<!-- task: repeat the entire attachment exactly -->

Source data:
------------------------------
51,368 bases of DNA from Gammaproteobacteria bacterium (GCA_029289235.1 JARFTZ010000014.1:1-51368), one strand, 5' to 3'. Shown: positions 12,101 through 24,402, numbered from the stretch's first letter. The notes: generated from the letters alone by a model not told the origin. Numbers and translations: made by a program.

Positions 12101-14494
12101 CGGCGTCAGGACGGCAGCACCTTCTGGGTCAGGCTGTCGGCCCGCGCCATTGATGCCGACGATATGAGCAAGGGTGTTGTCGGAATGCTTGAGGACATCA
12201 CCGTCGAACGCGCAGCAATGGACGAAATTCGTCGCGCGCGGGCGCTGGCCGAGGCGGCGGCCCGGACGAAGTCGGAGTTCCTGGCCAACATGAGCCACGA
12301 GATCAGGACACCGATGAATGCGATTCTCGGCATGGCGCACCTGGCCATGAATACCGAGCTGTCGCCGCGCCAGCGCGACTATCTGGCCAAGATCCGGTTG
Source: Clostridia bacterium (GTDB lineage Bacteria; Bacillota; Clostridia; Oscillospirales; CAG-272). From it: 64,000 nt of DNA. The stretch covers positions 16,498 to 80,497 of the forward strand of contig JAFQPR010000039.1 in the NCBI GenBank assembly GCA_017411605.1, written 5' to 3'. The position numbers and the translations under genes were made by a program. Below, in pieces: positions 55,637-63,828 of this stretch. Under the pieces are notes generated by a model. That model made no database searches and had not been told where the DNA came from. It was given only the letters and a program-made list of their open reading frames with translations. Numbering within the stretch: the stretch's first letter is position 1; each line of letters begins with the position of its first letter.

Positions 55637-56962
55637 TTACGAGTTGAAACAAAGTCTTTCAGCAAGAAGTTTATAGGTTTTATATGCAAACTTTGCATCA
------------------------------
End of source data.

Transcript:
51,368 bases of DNA from Gammaproteobacteria bacterium (GCA_029289235.1 JARFTZ010000014.1:1-51368), one strand, 5' to 3'. Shown: positions 12,101 through 24,402, numbered from the stretch's first letter. The notes: generated from the letters alone by a model not told the origin. Numbers and translations: made by a program.

Positions 12101-14494
12101 CGGCGTCAGGACGGCAGCACCTTCTGGGTCAGGCTGTCGGCCCGCGCCATTGATGCCGACGATATGAGCAAGGGTGTTGTCGGAATGCTTGAGGACATCA
12201 CCGTCGAACGCGCAGCAATGGACGAAATTCGTCGCGCGCGGGCGCTGGCCGAGGCGGCGGCCCGGACGAAGTCGGAGTTCCTGGCCAACATGAGCCACGA
12301 GATCAGGACACCGATGAATGCGATTCTCGGCATGGCGCACCTGGCCATGAATACCGAGCTGTCGCCGCGCCAGCGCGACTATCTGGCCAAGATCCGGTTG
Source: Clostridia bacterium (GTDB lineage Bacteria; Bacillota; Clostridia; Oscillospirales; CAG-272). From it: 64,000 nt of DNA. The stretch covers positions 16,498 to 80,497 of the forward strand of contig JAFQPR010000039.1 in the NCBI GenBank assembly GCA_017411605.1, written 5' to 3'. The position numbers and the translations under genes were made by a program. Below, in pieces: positions 55,637-63,828 of this stretch. Under the pieces are notes generated by a model. That model made no database searches and had not been told where the DNA came from. It was given only the letters and a program-made list of their open reading frames with translations. Numbering within the stretch: the stretch's first letter is position 1; each line of letters begins with the position of its first letter.

Positions 55637-56962
55637 TTACGAGTTGAAACAAAGTCTTTCAGCAAGAAGTTTATAGGTTTTATATGCAAACTTTGCATCA